The fact that the nation and world just puts products on the market without basic testing as to their larger ecological effects provides a perfect explanation of the Sixth Extinction.
For decades now, scientists have known something was killing beautiful, adult coho salmon as soon as they hit Seattle’s urban waters, ready to spawn. They had escaped the orcas, the fishermen, traveled thousands of miles, only to be mysteriously killed as soon as they finally reached home.
In a breakthrough paper published in the Dec. 3 issue of Science, a team of researchers revealed the culprit behind the deaths of coho in an estimated 40% of the Puget Sound area — a killer so lethal it takes out 40 to 90% of returning coho to some urban streams before they spawn. It is a killer hidden in plain sight.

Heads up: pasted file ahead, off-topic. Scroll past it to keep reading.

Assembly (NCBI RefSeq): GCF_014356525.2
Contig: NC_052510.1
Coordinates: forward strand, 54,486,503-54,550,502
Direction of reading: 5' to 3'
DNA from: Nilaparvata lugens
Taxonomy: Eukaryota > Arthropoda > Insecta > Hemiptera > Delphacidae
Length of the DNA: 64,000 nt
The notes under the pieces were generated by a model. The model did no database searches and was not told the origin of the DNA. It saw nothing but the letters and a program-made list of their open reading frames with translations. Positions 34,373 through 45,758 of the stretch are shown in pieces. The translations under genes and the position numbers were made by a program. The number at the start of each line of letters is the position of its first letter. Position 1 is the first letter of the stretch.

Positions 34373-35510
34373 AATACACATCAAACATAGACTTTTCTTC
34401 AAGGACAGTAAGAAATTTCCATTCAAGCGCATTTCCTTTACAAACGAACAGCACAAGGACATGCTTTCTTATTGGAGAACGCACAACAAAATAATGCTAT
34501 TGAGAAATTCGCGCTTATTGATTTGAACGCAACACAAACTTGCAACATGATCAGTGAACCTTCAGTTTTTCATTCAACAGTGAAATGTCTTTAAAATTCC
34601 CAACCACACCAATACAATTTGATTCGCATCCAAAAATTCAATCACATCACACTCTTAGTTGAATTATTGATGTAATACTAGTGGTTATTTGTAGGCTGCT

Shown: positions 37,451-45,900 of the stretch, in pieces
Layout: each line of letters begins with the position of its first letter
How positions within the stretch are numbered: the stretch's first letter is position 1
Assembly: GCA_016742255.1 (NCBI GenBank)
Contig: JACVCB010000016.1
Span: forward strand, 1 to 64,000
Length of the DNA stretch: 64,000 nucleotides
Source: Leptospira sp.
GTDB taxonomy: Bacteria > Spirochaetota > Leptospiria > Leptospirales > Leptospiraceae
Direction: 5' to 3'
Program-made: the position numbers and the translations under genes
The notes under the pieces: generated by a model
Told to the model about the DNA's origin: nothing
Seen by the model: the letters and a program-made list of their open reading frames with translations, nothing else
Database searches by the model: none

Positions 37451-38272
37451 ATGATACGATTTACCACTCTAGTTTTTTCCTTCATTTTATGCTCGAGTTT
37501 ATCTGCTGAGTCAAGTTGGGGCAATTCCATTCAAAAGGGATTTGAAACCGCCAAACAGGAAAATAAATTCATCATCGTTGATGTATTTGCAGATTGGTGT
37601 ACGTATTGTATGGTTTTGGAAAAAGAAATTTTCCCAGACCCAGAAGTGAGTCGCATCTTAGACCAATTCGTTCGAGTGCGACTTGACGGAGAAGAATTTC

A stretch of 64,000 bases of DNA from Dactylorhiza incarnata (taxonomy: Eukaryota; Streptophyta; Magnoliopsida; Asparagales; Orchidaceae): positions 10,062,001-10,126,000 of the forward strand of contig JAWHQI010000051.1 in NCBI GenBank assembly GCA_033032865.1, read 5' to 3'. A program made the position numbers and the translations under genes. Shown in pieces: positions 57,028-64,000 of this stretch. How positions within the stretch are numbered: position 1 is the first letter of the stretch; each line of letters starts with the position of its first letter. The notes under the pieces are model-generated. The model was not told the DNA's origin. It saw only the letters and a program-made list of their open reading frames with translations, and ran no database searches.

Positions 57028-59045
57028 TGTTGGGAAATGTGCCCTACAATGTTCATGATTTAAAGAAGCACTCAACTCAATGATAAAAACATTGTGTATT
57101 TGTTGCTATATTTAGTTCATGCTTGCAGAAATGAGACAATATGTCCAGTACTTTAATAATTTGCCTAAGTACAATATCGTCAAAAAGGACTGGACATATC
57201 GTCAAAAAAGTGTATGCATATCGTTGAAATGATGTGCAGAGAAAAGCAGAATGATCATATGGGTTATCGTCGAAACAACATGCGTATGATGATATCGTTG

More specifically, a single chemical, 6PPD-quinone, derived from a preservative that helps tires last longer.
Through painstaking analysis and building on years of prior research, the team, including researchers from the Center for Urban Waters in Tacoma, the University of Washington and Washington State University, isolated the killer from a witch’s brew of some 2,000 chemicals in roadway runoff.
The chemical is a globally common tire rubber antioxidant. But when it does its job, interacting with ozone in the atmosphere, the chemical transforms to a substance that is highly toxic to coho.
Is there anything our car culture doesn’t destroy?